Teaching in Texas, there was always this weird interim period between the end of standardized exams and final exams around this time of year. Usually this time spanned for about three weeks or so, during which disengagement was rampant. On top of this calendar quirk was the general end-of-school jitters, a mix of euphoria and senioritis. The end of the year was in sight and work slowed to a crawl. “Why are we cooped up in here when it’s so beautiful outside?,” I’d often hear.
The students were also ready for school to end.
So what do we do in this weird interim time? What do we do when there are two weeks of school left, there’s minimal accountability, and everyone’s got one eye on the clock and the other on the calendar? Many teachers, rightly or wrongly, feel this time period isn’t very conducive to student learning. After all, the kids know their grade is largely set in stone (with only small fidgeting based on the final exam). They also know that the standardized test that they just took is as or more important than the final exam. Often this time consists of a hodge podge of review packets and make-up work.
I found this time – The Home Stretch – to be quite liberating. To me, this was the time of the year I could try out new things, give tasks that weren’t necessarily aligned with my content standards, and perhaps undo some of the damage I had been doing all year via my fledgling teaching practice. I also felt the freedom to teach stuff that I was interested in, untethered to my Algebra, or Geometry, or Algebra 2 standards. One year this meant doing a book study on certain chapters of Freakonomics. Another year, it meant having students solve a series of bedeviling puzzles to earn their “super spy badge.”
I’m not suggesting anything I did during this time was any good, and that’s kind of the point. Maybe more than any other part of the school year, this is where I could try stuff without worrying too much about accountability – for me or for the students. I didn’t feel like a series of review packet days did much to result in long term student learning, so I decided to just… try stuff.
And this is where I’d implore you to try stuff these last few weeks. Consider doing this: head over here and click on a grade level above your class and click through until you find a task that you find particularly compelling. And facilitate that.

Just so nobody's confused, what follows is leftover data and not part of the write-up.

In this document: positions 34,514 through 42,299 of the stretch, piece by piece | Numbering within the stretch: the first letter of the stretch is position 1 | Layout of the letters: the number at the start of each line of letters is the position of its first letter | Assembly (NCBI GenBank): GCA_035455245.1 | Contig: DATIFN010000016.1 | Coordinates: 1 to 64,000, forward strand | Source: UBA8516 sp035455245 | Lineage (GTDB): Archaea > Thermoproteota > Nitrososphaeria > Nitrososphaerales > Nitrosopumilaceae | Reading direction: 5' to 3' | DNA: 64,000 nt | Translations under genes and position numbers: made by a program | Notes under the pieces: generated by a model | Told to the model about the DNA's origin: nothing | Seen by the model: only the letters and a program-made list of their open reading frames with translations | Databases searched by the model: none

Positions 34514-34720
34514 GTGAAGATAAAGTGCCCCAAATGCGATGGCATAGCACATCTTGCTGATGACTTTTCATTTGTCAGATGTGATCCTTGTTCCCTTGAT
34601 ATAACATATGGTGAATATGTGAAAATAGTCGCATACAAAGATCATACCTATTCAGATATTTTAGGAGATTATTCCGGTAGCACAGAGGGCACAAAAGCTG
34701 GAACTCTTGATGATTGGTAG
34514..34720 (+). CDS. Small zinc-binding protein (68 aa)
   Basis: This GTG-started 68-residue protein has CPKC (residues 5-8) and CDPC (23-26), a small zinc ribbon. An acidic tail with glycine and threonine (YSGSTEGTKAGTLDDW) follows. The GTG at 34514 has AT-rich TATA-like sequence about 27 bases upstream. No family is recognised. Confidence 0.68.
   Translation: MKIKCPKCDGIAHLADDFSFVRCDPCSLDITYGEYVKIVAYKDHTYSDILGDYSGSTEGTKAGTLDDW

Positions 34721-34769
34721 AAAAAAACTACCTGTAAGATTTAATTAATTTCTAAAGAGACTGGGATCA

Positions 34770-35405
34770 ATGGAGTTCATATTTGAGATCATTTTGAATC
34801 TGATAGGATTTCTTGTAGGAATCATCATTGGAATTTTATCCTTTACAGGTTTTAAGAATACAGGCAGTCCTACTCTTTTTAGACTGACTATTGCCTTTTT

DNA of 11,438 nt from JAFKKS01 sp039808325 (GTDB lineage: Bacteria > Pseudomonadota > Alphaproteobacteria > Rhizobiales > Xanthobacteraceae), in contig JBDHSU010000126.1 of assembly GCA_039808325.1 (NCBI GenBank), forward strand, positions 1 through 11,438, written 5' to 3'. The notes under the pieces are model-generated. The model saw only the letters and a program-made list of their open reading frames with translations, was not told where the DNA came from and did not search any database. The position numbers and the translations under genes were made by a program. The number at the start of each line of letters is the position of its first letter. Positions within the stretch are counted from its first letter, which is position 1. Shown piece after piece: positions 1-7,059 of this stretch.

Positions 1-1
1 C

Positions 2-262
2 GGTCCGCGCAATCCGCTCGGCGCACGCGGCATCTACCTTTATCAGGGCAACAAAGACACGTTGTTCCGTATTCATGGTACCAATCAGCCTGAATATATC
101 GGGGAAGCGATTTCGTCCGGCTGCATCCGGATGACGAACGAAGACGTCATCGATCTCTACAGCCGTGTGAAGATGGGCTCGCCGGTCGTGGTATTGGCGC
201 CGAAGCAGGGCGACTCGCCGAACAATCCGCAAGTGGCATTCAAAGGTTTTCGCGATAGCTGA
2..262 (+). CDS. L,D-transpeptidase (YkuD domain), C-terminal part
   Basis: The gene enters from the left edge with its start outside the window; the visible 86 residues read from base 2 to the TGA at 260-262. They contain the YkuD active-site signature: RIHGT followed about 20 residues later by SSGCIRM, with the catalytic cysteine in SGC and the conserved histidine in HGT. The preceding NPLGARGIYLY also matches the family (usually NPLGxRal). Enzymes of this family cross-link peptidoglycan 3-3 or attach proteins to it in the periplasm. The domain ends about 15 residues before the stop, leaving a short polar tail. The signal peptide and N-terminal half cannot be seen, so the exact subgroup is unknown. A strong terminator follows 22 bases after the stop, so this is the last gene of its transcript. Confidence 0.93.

Some other ideas for The Home Stretch:
- Give a task that you think is “too hard” for your students, perhaps starting with a particular “Portfolio Problem“
- Head over to openmiddle.com and find some good Level 3 questions and give those (in this case, I’d suggest you can sift through some grade levels below. Some of those Level 3 questions are challenging even years after the intended grade level.)
- Do a number talk – yes, High School teachers & students: I’m looking at you here
- Give a task that is richer, and more complex than anything you’ve given thus far, maybe a Low Floor/High Cieling task
- Do Fawn’s Hotel Snap activity
- Spend a day (or two) having student do logic puzzles or puzzles from the New York Times such as Set, or Battleships)
- Have students do some free writing or metacognition on their learning from the past year
In other words, consider doing the stuff you like doing in math, but are always like “I would love to do that, but the standards!” Or stuff you wanted to do throughout the year (recall that first week of school where you were like “this is going to be the best math class ever”), but left it sitting on the backburner due to all the other urgent details of teaching.
If you need something with a little more explicit rigor (thanks, admin), consider just going with the first suggestion – a task that’s allegedly too hard – and align it with the CCSS Standards of Mathematical Practice and you’re good to go. The nice thing about that is that you’ll get those rich artifacts that I’m always yammering on about.
We’re in the Home Stretch now folks. Let’s finish strong and send kids into summer with some fun math, real math, while we’re at it.
This blog originally appeared on Emergent Math.